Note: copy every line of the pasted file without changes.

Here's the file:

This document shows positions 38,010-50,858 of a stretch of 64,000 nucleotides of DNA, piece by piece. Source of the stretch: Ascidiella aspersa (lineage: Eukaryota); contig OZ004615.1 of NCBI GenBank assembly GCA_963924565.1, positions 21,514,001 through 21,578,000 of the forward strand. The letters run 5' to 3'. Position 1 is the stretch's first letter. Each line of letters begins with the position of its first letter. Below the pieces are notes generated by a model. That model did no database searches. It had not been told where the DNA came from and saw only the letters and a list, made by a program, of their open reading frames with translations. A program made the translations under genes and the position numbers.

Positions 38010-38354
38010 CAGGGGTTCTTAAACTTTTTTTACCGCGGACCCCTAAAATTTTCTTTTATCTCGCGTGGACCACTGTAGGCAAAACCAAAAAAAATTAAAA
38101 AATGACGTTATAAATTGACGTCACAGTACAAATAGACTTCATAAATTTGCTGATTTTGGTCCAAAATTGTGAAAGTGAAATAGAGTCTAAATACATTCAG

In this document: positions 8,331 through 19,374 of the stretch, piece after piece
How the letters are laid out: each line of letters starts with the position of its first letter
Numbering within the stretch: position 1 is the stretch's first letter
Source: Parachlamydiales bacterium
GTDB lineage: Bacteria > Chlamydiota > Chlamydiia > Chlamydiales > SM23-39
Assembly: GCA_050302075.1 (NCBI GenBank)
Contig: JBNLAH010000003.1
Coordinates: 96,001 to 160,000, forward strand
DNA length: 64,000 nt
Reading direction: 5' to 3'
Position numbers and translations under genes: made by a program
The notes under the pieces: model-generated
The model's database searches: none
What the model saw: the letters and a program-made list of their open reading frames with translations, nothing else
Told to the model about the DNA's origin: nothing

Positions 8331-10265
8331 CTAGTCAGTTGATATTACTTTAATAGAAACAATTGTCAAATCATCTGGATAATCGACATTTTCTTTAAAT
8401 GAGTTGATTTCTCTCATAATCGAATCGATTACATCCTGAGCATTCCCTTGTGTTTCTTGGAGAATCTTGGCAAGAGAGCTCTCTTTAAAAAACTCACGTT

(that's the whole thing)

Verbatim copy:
This document shows positions 38,010-50,858 of a stretch of 64,000 nucleotides of DNA, piece by piece. Source of the stretch: Ascidiella aspersa (lineage: Eukaryota); contig OZ004615.1 of NCBI GenBank assembly GCA_963924565.1, positions 21,514,001 through 21,578,000 of the forward strand. The letters run 5' to 3'. Position 1 is the stretch's first letter. Each line of letters begins with the position of its first letter. Below the pieces are notes generated by a model. That model did no database searches. It had not been told where the DNA came from and saw only the letters and a list, made by a program, of their open reading frames with translations. A program made the translations under genes and the position numbers.

Positions 38010-38354
38010 CAGGGGTTCTTAAACTTTTTTTACCGCGGACCCCTAAAATTTTCTTTTATCTCGCGTGGACCACTGTAGGCAAAACCAAAAAAAATTAAAA
38101 AATGACGTTATAAATTGACGTCACAGTACAAATAGACTTCATAAATTTGCTGATTTTGGTCCAAAATTGTGAAAGTGAAATAGAGTCTAAATACATTCAG

In this document: positions 8,331 through 19,374 of the stretch, piece after piece
How the letters are laid out: each line of letters starts with the position of its first letter
Numbering within the stretch: position 1 is the stretch's first letter
Source: Parachlamydiales bacterium
GTDB lineage: Bacteria > Chlamydiota > Chlamydiia > Chlamydiales > SM23-39
Assembly: GCA_050302075.1 (NCBI GenBank)
Contig: JBNLAH010000003.1
Coordinates: 96,001 to 160,000, forward strand
DNA length: 64,000 nt
Reading direction: 5' to 3'
Position numbers and translations under genes: made by a program
The notes under the pieces: model-generated
The model's database searches: none
What the model saw: the letters and a program-made list of their open reading frames with translations, nothing else
Told to the model about the DNA's origin: nothing

Positions 8331-10265
8331 CTAGTCAGTTGATATTACTTTAATAGAAACAATTGTCAAATCATCTGGATAATCGACATTTTCTTTAAAT
8401 GAGTTGATTTCTCTCATAATCGAATCGATTACATCCTGAGCATTCCCTTGTGTTTCTTGGAGAATCTTGGCAAGAGAGCTCTCTTTAAAAAACTCACGTT